Parkinson’s disease warning: A burning feeling that should never be ignored
Parkinson’s disease affects more men than woman and it’s believed the disease increases as population grows. It is a chronic neurological condition, named after Doctor James Parkinson who first described the condition in 1817. The progressive disease affects a person nerve cells with symptoms worsening over time. Brain and spine foundation said on their website: “People with Parkinson’s disease experience a loss of nerve cells in the part of their brains responsible for controlling voluntary movements. This part of the brain is called the substantial nigra, a small cluster of cells deep in the centre of the brain within an area called the basal ganglia.
“The nerve cells in the substantia nigra usually produce a chemical called dopamine which helps transmit messages from the brain to the rest of the body via the central nervous system.
“As these cells are lost, people with Parkinson’s disease experience a loss of dopamine and the messages controlling movement stop being transmitted efficiently.”
The exact cause of Parkinson’s is unknown however there is some evidence to suggest that there is a genetic factor which increases the risk of Parkinson’s disease within some families.
The disease can’t be diagnosed after one hospital test and GP’s will have to carry out a series of tests and investigations.
If you notice a burning feeling in the mouth, it could be a symptom of Parkinson’s disease. The burning sensation is likely to be caused by dry mouth which has been linked to the brain condition.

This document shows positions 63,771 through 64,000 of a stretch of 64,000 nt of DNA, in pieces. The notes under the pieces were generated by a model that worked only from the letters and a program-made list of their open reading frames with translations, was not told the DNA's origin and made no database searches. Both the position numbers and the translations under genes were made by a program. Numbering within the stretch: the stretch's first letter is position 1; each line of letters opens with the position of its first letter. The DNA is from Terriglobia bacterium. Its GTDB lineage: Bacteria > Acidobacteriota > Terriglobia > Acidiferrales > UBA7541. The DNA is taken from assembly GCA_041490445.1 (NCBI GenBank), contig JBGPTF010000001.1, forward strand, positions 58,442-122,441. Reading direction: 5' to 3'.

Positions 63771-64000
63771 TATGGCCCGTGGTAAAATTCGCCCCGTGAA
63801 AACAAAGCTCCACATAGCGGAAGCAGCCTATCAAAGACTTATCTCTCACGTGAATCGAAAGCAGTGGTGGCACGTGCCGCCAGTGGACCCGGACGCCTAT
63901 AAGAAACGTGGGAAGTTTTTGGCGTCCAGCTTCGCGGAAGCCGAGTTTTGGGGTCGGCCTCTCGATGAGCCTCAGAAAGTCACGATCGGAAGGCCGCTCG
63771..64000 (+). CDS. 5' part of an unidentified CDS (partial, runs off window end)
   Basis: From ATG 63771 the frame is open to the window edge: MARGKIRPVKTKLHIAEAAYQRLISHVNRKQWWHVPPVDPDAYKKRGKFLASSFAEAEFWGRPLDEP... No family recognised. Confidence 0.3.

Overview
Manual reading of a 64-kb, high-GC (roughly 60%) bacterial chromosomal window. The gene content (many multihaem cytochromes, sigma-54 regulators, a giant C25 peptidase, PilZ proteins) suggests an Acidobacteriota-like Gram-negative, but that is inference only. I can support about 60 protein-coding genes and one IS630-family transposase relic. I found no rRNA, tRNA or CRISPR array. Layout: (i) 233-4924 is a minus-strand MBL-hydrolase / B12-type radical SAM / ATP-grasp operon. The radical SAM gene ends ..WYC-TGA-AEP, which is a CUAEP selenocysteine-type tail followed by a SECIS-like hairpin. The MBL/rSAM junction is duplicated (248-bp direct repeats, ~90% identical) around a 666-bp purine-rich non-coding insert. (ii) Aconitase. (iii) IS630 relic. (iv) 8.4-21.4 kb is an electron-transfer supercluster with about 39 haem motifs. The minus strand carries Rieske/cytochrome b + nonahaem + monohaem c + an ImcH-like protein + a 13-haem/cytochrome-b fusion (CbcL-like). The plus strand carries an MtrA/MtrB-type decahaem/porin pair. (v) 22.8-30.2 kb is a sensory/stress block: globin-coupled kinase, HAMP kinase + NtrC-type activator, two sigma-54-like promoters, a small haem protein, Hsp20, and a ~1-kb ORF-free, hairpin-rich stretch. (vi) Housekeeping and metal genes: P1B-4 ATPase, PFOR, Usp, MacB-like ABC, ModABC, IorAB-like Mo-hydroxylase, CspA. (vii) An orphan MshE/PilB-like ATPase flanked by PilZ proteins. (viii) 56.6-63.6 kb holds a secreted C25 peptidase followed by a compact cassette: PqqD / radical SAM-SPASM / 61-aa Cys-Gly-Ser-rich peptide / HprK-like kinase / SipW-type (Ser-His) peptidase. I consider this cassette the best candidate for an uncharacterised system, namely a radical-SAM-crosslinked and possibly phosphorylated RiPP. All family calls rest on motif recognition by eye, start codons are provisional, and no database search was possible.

In a study with the US National Library of Medicine National Institute of Health, a burning mouth syndrome in Parkinson’s disease was investigated.
The study noted: “Burning mouth syndrome has been reported as being more common in Parkinson’s disease patients than the general population.
“While the pathophysiology is unclear, decreased dopamine levels and dopamine dysregulation are hypothesised to play a role.”
In another study by Research Gate, the burning mouth sensation in Parkinson’s disease was looked at.
The study said: “Burning mouth syndrome has been reported as being more common in Parkinson’s disease patients.
“Based on our patient’s clinical course, in conjunction with earlier studies assessing the relationship between burning mouth syndrome and Parkinson’s disease, we discuss a potential role for dopamine in burning mouth syndrome in Parkinson’s disease.
Other symptoms of the disease include tremors, rigidity, slowness of movements, balance problems, and problems with posture.
If you suspect you or someone you know may have Parkinson’s disease it’s important to discuss this with your GP who will refer to a neurologist or other specialists.
A person’s medical history will be investigated and a neurological examination might take place to determine the cause.
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